Last week, a post on swide.com entitled “20 signs you’ve lived in Italy too long” made its rounds of the social networking sphere. When you live somewhere for long enough, the things you thought were strange when you first arrived become commonplace, while the things you thought were normal back home have now become the strange things.
I had many relatives and friends visiting this summer for the Song Festival, which included many long dinners and late nights of catching up, basically two weeks of non-stop festivities. Many of our conversations were about “what’s different in Estonia”. This got me thinking that a similar list could be compiled for expats living in Estonia. If there is something I missed, please feel free to leave comments with your own Estonianisms.
1. You pay for everything with your bank card. You rarely have any cash on you and have been known to pay for things with your bank card that may even cost as little as 0.80€.
2. You get really upset when there is no free wifi. Estonia may be cold and dark in winter, but at least you can get on-line in the middle of a forest. You become especially annoyed when you are waiting in a foreign airport and have to pay for internet usage. And you complain about this to people sitting beside you, saying, “in Estonia, we have free wifi almost everywhere”.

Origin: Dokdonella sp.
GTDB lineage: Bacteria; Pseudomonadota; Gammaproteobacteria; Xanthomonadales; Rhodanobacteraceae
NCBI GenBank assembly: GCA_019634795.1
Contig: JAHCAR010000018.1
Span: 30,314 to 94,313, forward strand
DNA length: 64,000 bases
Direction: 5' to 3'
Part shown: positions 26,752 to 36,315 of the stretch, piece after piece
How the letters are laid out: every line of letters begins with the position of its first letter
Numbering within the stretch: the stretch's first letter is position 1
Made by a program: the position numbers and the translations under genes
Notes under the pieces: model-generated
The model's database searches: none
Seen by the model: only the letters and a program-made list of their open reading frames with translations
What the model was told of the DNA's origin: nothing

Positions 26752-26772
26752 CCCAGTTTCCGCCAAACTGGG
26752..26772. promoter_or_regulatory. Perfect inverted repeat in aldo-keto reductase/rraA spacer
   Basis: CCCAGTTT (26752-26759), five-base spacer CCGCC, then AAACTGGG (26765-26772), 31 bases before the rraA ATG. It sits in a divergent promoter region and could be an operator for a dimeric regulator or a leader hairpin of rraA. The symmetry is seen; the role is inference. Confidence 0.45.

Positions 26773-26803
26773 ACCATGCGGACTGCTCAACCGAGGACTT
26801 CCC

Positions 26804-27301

3. Wait a minute. If you are truly Estonian, you wouldn’t be complaining out loud at all. Estonians are, in general, shy and quiet.
4. You have developed a taste for fresh cheese curd products, and have been known to eat an entire tub of kohupiim.
5. You have also developed a taste for kama.
6. You are used to eating hearty breakfasts consisting of various preserved meat and fish. Or even leftovers from last night’s dinner.
7. You can identify many types of mushrooms.
8. The phrase “ühe sõnaga” has now become part of your vocabulary. “In one word”, as it translates to English, usually means that you won’t even say close to one word. Get ready for a long explanation.
9. Your apartment is filled with unlabelled preserves from your relatives. Or you make your own preserves at the end of the summer and share them with your relatives and friends. At the end of summer, you will also have an obscene amount of apples to get consume, and you will bring bushel-fulls to work to share with your colleagues.
10. You have a summer home outside of the city that you can get to with public transport, or you know someone that does.